The story goes that part of Henry Ford’s success ought to be credited to his decision to pay his workers enough that they could afford the cars they were manufacturing. It’s true that Ford payed his employees $5 a day (about $15 an hour in current day buying power), which everyone considered to be quite generous. Certainly he could’ve found people to work for less. It is unclear, though, whether or not Ford raised his wages out of direct concern for the well being of his employees. The $5 a day wage may have made Ford’s business more profitable as a result of lowering the cost of employee turnover, in which case the improved condition of his employees should be thought of as a convenient side-effect rather than a motivating factor in and of itself.
In any case, the story about Henry Ford and the $5 day used to be a regularly-invoked part of our country’s economic mythology. The thinking was that it’s good for an economy when workers can afford to buy things.
But that idea is dead for the most part. And if you don’t believe me, just check out a recent NYTimes article about the wholesaling supermarket giant Costco.
It is more or less conventional wisdom that any viable company needs to drive down their labor costs to an absolute minimum. Otherwise, the company won’t be profitable enough to attract investors. Call it the Wal-Mart model. Lower your costs to an absolute minimum at every possible step and the rest will take care of itself. Costumers will love the low prices and investors will fawn over the profit margins. Your workers will survive, maybe.
Costco lowers the cost of their goods as much as possible, but they pay their employees about $17 dollars an hour, which is considerably more than their direct competitors. And guess what? The conventional Wall Street economic wisdom is that Costco is foolish.
Emme Kozloff, an analyst at Sanford C. Bernstein & Company, faulted Mr. Sinegal as being too generous to employees, noting that when analysts complained that Costco’s workers were paying just 4 percent toward their health costs, he raised that percentage only to 8 percent, when the retail average is 25 percent.
“He has been too benevolent,” she said. “He’s right that a happy employee is a productive long-term employee, but he could force employees to pick up a little more of the burden.”
Another analyst complains that, at Costco, “it’s better to be an employee or a customer than a shareholder.” Because if shareholders aren’t happy, then no one can be happy, or something.
Jim Sinegal–Costco’s CEO–stakes out a heterodox business position as compared to the true and orthodox Wall Street doctrines.
He rejects Wall Street’s assumption that to succeed in discount retailing, companies must pay poorly and skimp on benefits, or must ratchet up prices to meet Wall Street’s profit demands.
Good wages and benefits are why Costco has extremely low rates of turnover and theft by employees, he said. And Costco’s customers, who are more affluent than other warehouse store shoppers, stay loyal because they like that low prices do not come at the workers’ expense. “This is not altruistic,” he said. “This is good business.”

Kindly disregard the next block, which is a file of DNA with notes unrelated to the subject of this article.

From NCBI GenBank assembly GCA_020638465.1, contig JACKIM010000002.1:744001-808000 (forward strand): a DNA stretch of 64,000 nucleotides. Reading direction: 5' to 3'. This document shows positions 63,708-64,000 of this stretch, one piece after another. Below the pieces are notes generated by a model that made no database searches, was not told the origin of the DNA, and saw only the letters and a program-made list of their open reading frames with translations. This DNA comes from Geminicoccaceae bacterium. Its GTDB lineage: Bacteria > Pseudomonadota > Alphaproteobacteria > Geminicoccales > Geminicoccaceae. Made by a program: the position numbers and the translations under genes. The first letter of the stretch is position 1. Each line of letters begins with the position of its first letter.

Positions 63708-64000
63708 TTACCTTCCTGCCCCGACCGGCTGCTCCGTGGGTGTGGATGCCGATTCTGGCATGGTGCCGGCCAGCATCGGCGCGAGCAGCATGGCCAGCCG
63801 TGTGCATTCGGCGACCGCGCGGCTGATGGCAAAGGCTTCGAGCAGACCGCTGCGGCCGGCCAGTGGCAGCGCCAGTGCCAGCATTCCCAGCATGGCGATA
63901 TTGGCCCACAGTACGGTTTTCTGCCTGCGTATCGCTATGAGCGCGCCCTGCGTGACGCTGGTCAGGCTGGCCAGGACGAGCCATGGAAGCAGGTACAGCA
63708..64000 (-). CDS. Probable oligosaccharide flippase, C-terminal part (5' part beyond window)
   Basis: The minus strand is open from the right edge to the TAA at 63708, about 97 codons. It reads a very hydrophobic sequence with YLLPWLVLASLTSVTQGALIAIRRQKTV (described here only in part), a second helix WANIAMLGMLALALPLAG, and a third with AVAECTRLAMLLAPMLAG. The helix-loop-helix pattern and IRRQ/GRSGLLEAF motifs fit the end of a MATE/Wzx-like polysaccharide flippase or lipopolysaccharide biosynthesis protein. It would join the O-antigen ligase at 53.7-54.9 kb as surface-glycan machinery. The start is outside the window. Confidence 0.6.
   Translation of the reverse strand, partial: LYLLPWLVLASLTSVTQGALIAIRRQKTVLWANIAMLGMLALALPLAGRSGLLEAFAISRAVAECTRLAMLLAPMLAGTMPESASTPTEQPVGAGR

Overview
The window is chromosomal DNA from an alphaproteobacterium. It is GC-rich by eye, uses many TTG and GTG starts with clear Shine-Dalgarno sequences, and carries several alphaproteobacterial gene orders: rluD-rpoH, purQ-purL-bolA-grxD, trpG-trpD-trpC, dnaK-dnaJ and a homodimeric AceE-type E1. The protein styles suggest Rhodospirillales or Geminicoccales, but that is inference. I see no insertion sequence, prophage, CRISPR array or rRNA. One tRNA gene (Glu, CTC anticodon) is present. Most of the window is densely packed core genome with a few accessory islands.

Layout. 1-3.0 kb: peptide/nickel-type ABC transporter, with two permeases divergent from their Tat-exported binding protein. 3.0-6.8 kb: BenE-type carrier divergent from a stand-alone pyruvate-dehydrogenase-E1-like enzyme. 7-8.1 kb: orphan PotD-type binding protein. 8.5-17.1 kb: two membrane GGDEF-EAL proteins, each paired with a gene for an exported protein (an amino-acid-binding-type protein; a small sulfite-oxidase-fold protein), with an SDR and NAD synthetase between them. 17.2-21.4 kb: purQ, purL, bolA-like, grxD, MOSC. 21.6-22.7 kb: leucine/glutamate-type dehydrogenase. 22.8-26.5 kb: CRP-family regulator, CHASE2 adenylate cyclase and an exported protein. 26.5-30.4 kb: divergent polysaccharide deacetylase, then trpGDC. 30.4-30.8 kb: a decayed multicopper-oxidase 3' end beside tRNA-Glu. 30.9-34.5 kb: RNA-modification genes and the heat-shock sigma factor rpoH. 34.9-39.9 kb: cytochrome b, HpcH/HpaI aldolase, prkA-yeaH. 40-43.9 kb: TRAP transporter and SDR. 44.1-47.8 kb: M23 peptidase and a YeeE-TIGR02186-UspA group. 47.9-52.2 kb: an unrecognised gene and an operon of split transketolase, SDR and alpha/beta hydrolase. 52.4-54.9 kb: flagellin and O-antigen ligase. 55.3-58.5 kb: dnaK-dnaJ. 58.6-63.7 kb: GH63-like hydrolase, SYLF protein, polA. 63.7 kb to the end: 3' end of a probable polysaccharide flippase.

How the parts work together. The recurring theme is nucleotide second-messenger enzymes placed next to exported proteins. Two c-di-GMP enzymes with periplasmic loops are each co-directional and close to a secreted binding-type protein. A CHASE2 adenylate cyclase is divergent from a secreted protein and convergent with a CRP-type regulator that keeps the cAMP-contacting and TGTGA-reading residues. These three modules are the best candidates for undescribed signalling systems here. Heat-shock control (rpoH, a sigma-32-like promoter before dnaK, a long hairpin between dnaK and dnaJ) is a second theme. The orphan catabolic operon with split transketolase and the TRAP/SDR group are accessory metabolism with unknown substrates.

Notice the similar rationale of Costco and Henry Ford. Happier employees = better business. And, at least as of late, it’s paying off. “Costco’s stock price has risen more than 10 percent in the last 12 months, while Wal-Mart’s has slipped 5 percent,” author Steven Greenhouse tells us. We might need to revisit the conventional wisdom.
It’s pretty widely assumed that the United States’ economy would slip into some sort of dystopian apocalyptic scenario if employers were required to pay their workers a living wage. There’s maybe a kernel of truth to that. Pretty basic economic theory suggests that an increase in the minimum wage will likely lead to increased unemployment in the aggregate, and Casey Mulligan confirmed the conventional wisdom a couple of years ago with some real-world analysis of a minimum wage increase.
So while it’s true that an across the board minimum wage increase would probably cause more unemployment, Costco shows us that some companies can more than afford to offer their employees a living wage while still remaining profitable. It’s not all the time necessary to crush labor. People will still invest. You’ll still make money. And your full time employees won’t need to rely on public assistance to subsidize their poverty wages enough to make ends meet. Wal-Mart, for example, could very easily pay their employees a living wage. But tens of billions of dollars is not enough for the Walton family, apparently.
We’re in a bit of a tough place, then, as relates to wages and public policy. It’s probably unrealistic to expect corporations like Wal-mart to willingly pay their employees a decent wage. And an across the board minimum wage hike would likely create both increased unemployment and a more expansive under-the-table labor market.
A solution: we could let employers pay their employees whatever they want and then raise the wages of low-income earners to an appropriate level through something similar to the Earned Income Tax Credit.
But that, of course, would be socialism. And, in America, the only thing worse than millions of people busting their humps for poverty wages would be a functioning socialist society.